• How the US covered up evidence that the Taliban have acquired deadly surface-to-air missiles.

• How the coalition is increasingly using deadly Reaper drones to hunt and kill Taliban targets by remote control from a base in Nevada.

• How the Taliban have caused growing carnage with a massive escalation of their roadside bombing campaign, which has killed more than 2,000 civilians to date.

Washington is upset and rightly so; the entire basis of the war is shown to be a shambles:

The White House late Sunday condemned the leaking of what appear to be about 90,000 U.S. military records, as a handful of international media organizations that received access to the documents began to disclose their account of the war in Afghanistan.

In a statement, President Obama’s national security advisor, Marine Gen. James L. Jones, deplored the “disclosure of classified information” that he said could put the lives of Americans and U.S. partners at risk and threaten the nation’s security.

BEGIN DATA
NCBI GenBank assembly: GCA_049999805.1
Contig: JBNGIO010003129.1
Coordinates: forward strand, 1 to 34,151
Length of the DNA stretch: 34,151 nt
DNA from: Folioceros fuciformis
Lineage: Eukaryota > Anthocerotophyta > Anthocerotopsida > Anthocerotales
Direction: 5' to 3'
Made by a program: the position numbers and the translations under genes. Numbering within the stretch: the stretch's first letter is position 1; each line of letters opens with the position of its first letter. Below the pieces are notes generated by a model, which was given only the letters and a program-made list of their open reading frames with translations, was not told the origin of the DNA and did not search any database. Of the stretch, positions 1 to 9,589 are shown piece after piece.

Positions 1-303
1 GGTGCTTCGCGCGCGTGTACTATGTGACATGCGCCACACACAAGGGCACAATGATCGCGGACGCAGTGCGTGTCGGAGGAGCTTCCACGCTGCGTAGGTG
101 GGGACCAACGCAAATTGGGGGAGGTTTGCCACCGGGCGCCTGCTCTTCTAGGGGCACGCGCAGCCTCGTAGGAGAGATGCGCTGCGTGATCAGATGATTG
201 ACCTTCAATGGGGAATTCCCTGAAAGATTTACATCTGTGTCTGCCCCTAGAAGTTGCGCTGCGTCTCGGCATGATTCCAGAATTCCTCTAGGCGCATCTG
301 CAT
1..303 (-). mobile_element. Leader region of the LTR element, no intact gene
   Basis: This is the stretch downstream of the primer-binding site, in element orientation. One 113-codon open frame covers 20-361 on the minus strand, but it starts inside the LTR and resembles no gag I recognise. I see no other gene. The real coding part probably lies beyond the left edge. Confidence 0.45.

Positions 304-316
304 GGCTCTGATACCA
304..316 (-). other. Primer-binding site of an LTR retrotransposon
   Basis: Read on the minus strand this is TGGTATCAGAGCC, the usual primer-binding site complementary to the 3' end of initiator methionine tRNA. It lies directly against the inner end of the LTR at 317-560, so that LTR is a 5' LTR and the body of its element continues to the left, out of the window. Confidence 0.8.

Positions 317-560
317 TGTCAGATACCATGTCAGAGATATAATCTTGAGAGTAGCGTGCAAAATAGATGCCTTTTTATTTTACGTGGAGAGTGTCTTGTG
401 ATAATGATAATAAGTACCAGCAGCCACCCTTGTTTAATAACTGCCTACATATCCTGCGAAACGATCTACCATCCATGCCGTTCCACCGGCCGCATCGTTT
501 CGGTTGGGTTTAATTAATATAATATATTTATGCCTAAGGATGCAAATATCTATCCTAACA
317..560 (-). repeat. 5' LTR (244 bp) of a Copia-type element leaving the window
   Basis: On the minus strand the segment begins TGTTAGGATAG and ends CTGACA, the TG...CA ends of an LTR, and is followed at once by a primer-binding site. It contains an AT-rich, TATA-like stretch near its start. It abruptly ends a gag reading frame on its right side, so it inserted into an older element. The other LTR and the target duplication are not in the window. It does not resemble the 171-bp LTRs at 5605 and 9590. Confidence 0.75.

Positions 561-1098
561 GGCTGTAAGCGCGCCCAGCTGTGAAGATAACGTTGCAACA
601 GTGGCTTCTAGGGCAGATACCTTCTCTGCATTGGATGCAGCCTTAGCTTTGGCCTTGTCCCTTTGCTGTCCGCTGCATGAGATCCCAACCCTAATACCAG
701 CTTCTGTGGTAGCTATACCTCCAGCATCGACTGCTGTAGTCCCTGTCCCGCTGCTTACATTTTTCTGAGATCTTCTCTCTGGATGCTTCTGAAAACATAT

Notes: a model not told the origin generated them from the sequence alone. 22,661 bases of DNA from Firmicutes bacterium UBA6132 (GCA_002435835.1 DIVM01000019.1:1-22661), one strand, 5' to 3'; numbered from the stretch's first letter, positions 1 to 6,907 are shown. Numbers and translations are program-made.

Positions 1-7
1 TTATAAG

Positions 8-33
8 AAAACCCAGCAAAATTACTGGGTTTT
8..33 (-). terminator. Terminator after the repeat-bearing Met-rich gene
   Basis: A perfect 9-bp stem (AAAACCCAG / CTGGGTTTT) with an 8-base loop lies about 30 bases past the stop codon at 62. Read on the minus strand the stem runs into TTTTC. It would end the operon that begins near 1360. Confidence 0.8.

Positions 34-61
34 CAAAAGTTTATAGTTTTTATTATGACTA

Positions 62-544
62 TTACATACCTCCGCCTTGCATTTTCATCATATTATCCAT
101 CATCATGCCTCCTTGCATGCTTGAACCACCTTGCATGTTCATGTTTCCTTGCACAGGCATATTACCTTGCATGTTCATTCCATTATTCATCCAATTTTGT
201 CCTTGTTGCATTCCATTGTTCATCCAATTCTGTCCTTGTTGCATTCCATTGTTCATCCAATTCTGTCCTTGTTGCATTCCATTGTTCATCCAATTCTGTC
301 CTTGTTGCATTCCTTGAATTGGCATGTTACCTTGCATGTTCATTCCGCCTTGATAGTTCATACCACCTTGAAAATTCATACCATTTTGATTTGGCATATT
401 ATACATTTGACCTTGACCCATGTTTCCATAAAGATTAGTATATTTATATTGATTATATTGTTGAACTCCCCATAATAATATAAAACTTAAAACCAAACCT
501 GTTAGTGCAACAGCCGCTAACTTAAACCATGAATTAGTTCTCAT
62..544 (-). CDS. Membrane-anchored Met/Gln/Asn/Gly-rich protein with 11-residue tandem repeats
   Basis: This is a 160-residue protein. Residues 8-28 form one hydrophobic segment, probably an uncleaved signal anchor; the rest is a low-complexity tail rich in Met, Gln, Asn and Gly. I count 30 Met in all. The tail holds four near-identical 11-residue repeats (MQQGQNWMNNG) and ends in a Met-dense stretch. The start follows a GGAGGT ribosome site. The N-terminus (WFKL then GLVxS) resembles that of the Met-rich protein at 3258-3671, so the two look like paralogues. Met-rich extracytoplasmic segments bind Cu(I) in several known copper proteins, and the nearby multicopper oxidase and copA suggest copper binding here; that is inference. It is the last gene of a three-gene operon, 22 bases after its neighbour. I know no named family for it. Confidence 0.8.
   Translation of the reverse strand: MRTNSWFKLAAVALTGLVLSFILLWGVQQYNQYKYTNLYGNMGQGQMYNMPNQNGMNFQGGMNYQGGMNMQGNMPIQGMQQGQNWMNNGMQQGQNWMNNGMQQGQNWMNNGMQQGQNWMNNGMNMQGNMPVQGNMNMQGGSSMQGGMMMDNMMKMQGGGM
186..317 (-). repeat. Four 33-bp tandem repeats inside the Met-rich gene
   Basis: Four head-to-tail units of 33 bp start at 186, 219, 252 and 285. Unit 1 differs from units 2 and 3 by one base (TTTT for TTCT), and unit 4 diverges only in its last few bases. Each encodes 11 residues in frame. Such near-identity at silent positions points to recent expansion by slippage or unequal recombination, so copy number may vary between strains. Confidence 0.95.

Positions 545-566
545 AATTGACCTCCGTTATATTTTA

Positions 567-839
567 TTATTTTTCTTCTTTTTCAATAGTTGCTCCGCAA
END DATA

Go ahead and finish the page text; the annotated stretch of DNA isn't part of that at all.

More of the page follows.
The website WikiLeaks, which posted the documents late Sunday, provided them ahead of time to the New York Times, the Guardian newspaper in London and the German magazine Der Spiegel, and journalists from those organizations asked the White House for comment. The Los Angeles Times and other Tribune newspapers have not thoroughly reviewed the documents.

According to the New York Times, the documents, which it received several weeks ago, refer to previously unreported incidents of Afghan civilian deaths in the NATO military operations.

The documents also appear to include classified cables and other communications among military leaders, and describe in detail long-reported U.S. fears that some intelligence officials in Pakistan were actually helping the Taliban in Afghanistan, even as the U.S. poured foreign aid into both countries.